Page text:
Your Presentation

Now we're going to touch on the meat and potatoes of this topic – the presentation and the close.

Like I said before, it is important that you come in with a useful topic, and that you give lots of information that the audience members can implement right away.

But there are a few techniques you'll want to use to translate your expertise into sales.

Whether or not the rules allow you to sell, (this is particularly useful if they don't allow you to sell), you want to remind people that you have a lot of information to give beyond what is in the presentation.

And a good way to do that is, when moving along from topic to topic, occasionally mention that “there is so much more to tell you, but only so much time, so I will move on for now.”

Or something along those lines.

This plants a seed in your audience making them believe that they can learn more from you.

The next thing that you can do, especially if there are no sales pitches allowed, is offer a door prize. And before you announce the raffle, be sure to give a very benefit-filled, detailed description of the product you're giving away and how it will transform their life or their business.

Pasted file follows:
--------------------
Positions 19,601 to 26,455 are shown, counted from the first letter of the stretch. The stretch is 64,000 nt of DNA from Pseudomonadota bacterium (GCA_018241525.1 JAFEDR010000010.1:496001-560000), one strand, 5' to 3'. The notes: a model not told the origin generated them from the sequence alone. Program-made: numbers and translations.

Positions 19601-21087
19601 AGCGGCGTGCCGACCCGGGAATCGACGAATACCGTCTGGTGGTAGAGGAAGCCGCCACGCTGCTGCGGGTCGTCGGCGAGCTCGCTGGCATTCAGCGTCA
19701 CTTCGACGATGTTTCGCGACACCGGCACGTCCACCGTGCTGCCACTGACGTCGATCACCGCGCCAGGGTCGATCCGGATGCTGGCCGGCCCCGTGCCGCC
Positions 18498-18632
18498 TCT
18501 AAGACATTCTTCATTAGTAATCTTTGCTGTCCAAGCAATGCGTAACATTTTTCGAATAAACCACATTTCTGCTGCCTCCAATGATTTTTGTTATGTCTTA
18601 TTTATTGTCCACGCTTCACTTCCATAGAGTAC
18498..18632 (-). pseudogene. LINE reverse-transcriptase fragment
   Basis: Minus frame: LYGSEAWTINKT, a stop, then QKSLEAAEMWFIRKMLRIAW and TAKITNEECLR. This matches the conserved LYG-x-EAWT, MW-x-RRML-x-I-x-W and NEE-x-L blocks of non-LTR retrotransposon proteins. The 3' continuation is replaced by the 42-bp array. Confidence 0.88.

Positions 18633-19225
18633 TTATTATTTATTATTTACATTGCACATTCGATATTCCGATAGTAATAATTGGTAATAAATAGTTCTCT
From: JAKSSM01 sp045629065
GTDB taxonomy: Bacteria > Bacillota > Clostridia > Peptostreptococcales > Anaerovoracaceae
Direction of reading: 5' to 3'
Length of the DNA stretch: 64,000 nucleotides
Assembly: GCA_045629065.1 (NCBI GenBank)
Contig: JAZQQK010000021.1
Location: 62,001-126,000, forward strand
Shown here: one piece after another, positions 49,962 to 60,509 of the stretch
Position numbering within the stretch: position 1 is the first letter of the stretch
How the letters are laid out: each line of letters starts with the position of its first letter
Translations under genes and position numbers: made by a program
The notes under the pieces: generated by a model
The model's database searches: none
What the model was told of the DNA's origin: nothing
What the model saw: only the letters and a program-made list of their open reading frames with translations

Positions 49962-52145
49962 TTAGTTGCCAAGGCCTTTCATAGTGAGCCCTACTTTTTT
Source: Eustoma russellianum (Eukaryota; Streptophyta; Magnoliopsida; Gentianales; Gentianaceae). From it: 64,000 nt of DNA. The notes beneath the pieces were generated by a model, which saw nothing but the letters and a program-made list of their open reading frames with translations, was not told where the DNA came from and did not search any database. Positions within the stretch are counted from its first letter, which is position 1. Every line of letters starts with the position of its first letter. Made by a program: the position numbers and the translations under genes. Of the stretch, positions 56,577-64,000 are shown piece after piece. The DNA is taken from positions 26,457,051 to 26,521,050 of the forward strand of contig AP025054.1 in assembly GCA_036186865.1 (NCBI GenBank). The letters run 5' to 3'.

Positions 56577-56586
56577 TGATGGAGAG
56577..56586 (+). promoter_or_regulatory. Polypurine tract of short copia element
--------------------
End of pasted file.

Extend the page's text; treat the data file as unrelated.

That gets others in the audience excited about the product, as well.

At the end of your speech, you can do one of three sells:

  1.  Soft Sell: Remind them that they can get more information from your free report or downloadable audio or other “freemium” on your website that provides valuable content in exchange for their email address. Perhaps even have people at the event pass out a promotional flyer for them to take home. This is generally okay in the “no sell” environment.
  2.  Medium Sell: Send them to a particular landing page that you design specifically for attendees of the event you spoke at. This will have a sales letter leading to the sale of one of your products or services. This can lead to some strong revenue if you've established yourself well.
  3.  Hard Sell: This is how you make money at the event. Create a special offer for people attending today that they can get if they order before the event ends. Perhaps a discount on an informational product, or 3 sessions for a discount – you name it. Have a table set up in the back, with someone else running it, and make sure that you direct people there for the purchase. And absolutely stand by to answer any questions and/or work around objections!

Get Started Today

Regardless of your experience as a speaker, you should absolutely consider pursuing it as a marketing option.

It's lucrative, rewarding, and will expand your clientele faster than almost anything else.

If you aren't comfortable getting in front of people yet, consider joining the National Speakers Association and purchasing some of their books on public speaking.

Or, you can join a local chapter of Toastmasters, a non-profit dedicated to helping people become better at presentations.

Either way, start researching events in your area, your chamber of commerce, or even ways to create your own. By this time next year, you could be an expert speaker, and have more clients too!

Once you start, you may very well never want to stop!